Those are my two basic premises, and they’re very much supported by evidence. The Court [of Justice of the European Union] has stated, reiterated and emphasized these principles in various cases (go ahead and read the case law if you need more evidence, I already gave you some cases). If you’ve actually bothered to read and think about the article by Lenearts that I linked to above (which no offense, but I highly doubt, so here it is again), then you’ll notice that the more complicated issue has usually been establishing/determining whether in fact there is or isn’t a “deprivation effect” caused on an individual by a national decision. When does the national decision truly, legitimately or directly deprive/impede a citizen of/from his/her status or rights as EU citizen? At what point can the EU/ECJ step in in order to protect EU citizens even if the decision/action taking place is between a Member State and one of its own nationals? Well, fortunately, some cases are more black and white than others because they affect the status/rights of EU citizenship directly. But the key is: if the situation directly affects the status/rights written into the EU treaties (or secondary law in some cases), then it’s a matter of EU law/citizenship, not [only] nationality.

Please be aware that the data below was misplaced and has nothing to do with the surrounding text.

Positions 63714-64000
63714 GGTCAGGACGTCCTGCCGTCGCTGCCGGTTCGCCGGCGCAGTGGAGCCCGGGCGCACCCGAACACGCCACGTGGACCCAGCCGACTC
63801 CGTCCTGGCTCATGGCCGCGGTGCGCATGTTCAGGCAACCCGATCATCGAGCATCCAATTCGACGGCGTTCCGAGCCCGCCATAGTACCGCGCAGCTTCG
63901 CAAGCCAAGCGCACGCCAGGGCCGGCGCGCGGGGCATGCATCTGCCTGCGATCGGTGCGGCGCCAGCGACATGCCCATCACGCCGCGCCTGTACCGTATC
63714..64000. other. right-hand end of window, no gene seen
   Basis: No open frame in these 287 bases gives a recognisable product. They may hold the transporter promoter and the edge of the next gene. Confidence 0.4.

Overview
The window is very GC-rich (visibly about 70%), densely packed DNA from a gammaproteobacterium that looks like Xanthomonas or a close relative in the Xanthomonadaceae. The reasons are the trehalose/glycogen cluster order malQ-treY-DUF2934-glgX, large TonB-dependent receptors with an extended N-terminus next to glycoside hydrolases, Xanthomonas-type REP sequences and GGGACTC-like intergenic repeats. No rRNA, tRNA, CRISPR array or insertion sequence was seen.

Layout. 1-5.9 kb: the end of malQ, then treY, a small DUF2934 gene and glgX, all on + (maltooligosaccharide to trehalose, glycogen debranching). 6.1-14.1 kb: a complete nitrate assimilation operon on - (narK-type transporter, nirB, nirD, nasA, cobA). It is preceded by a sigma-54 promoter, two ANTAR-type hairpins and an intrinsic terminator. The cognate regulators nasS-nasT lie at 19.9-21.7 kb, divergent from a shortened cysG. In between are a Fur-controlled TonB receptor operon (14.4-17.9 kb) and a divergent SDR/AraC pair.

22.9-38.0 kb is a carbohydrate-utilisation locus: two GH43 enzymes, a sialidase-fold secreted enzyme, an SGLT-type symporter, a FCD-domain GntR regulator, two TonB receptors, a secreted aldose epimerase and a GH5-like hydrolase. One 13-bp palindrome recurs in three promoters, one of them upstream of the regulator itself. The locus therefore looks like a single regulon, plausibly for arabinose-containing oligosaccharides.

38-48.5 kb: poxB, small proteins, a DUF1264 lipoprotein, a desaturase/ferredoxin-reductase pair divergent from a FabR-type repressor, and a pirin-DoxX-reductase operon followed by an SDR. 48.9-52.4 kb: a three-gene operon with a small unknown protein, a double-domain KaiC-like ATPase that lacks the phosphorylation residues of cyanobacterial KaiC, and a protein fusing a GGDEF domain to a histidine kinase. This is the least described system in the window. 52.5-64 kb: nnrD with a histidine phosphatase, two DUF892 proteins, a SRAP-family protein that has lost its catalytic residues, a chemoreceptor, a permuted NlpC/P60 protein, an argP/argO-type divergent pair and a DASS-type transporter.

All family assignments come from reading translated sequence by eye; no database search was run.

So the idea here is to apply this logic to Brexit.